Future Rivers is proud to announce and welcome their first cohort of students for the 2020-2021 academic year. Six master’s and six doctoral students from fisheries, forestry, landscape architecture, public health, and civil and environmental engineering will join the program this fall. From Massachusetts to Bangladesh, these students bring with them a wide-range of multi-disciplinary experience and a passion for transforming freshwater science:
|Hannah Besso, PhD, Department of Civil and Environmental Engineering – College of Engineering||Andy Oppliger, MS, School of Aquatic and Fishery Sciences – College of the Environment|
|Sofi Courtney, MS, School of Environmental and Forest Sciences – College of the Environment||Claire Schollaert, PhD, Department of Environmental and Occupational Health Sciences – School of Public Health|
|Jessica Diallo , MS, School of Aquatic and Fishery Sciences – College of the Environment||Sabikunnahar Shorna, PhD, School of Aquatic and Fishery Sciences – College of the Environment|
|Liz Elmstrom, PhD, School of Aquatic and Fishery Sciences – College of the Environment||Carina Thompson, PhD, Department of Civil and Environmental Engineering – College of Engineering|
|Sara Faiad, PhD, School of Aquatic and Fishery Sciences – College of the Environment||Gabriel Wisswaesser, MS, School of Environmental and Forest Sciences – College of the Environment|
|Rachel Fricke, MS, School of Aquatic and Fishery Sciences – College of the Environment||Erynne van Zee, MS, Department of Landscape Architecture – College of Built Environments|
With a changing climate and environment, little is known about potential impacts on communities and freshwater ecosystems that supply our world with critical food, water, and power. There is an urgent need for scientists from a range of disciplines to work together in innovative ways to solve this problem and enhance sustainability of these vital freshwater ecosystems. The Future Rivers program is here to build a dynamic workforce to meet this need – starting with this first cohort.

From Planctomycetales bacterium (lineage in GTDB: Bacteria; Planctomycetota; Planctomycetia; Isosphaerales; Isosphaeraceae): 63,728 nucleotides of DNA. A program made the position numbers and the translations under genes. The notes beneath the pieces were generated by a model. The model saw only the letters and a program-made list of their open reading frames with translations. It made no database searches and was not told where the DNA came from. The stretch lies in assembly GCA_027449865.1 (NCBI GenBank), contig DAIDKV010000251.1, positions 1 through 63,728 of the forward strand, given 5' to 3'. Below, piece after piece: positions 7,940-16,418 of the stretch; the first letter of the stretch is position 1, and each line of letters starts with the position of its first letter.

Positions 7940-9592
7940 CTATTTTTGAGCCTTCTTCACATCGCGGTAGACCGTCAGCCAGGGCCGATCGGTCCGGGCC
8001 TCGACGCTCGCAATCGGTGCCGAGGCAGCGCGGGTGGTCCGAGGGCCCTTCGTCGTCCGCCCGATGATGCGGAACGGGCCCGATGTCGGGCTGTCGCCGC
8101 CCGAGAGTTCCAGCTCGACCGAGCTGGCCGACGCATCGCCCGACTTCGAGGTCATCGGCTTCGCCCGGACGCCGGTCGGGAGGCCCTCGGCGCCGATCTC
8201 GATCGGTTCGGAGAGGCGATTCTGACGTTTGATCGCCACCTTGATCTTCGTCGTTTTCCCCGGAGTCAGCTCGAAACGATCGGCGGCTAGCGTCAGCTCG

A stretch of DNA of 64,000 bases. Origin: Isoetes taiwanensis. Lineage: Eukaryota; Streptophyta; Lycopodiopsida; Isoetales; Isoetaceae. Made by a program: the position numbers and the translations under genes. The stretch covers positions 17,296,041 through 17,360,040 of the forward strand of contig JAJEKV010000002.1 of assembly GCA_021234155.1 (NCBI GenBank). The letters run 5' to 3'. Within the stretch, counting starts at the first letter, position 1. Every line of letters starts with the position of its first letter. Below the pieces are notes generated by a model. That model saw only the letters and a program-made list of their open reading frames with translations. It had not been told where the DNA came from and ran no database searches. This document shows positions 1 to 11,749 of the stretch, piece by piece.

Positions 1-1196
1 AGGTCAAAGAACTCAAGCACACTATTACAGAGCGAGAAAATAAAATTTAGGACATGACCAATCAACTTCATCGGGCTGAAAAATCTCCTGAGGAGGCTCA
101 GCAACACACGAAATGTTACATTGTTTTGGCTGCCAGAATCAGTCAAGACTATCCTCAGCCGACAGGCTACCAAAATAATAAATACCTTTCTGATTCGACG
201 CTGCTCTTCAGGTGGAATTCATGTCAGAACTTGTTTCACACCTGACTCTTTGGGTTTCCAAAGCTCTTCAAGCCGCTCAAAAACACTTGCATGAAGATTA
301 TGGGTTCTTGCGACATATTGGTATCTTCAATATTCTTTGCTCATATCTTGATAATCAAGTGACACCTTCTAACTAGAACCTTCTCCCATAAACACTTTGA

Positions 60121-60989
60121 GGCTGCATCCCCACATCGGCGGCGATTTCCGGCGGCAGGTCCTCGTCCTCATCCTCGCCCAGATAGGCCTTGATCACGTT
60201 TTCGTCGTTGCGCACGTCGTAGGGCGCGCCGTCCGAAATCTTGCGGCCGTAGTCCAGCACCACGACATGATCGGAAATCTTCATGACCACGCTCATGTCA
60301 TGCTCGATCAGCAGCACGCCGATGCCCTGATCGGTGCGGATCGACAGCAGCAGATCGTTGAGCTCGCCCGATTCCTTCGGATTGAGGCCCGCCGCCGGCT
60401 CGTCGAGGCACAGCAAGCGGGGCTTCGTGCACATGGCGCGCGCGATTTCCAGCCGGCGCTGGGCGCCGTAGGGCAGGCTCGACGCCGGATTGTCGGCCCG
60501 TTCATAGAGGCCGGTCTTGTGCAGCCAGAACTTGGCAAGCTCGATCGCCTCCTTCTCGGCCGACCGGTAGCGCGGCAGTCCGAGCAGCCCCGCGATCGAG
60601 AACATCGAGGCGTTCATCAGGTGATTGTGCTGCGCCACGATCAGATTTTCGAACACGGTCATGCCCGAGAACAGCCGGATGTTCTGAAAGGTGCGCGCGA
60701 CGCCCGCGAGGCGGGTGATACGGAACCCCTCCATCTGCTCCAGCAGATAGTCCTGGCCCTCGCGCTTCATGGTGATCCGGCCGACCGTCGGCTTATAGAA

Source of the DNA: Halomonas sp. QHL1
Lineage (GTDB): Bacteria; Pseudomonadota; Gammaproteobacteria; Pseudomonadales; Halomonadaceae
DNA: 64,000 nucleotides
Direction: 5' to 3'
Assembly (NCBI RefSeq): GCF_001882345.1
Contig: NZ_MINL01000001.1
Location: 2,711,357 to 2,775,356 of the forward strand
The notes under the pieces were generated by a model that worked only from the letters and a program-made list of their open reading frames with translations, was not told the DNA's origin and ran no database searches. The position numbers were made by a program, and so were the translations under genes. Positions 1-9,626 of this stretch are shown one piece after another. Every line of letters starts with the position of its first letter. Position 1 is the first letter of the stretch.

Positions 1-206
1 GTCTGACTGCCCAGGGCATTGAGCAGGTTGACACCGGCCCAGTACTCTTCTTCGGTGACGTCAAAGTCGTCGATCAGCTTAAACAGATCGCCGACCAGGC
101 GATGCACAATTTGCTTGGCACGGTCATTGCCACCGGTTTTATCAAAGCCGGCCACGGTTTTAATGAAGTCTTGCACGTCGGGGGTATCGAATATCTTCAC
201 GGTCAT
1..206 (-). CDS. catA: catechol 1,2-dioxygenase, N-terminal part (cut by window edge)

As an EarthLab initiative, these students will learn to work in applied ways within career fields outside of academia through an inclusivity and equity lens. Throughout the 18-month program, they will deepen their learning and ability to translate science into actionable results through a graduate seminar, speaker series, science communication and filmmaking workshops, a week-long Summer Institute, and trainings on inclusivity and equity.
The cohort is starting the program by reading The River That Made Seattle: A Human and Natural History of the Duwamish over the summer. This core reading will provide a foundation for common language around the intersection of people and the planet, and the importance of Indigenous voices in conservation.
As the first cohort begins their journey, Athena Bertolino, the Future Rivers Program Specialist, says she is most looking forward to “seeing the exciting conversations and research that develop through such a diverse and interdisciplinary group of students that will become exemplary leaders in the world of freshwater ecosystems and the communities they support.”
The Future Rivers program will begin recruiting for its 2021-2022 cohort this fall, with applications opening in mid-November. Students in all disciplines are encouraged to apply. For further information on any aspect of the Future Rivers program from a public, faculty, or student perspective, please contact email@example.com.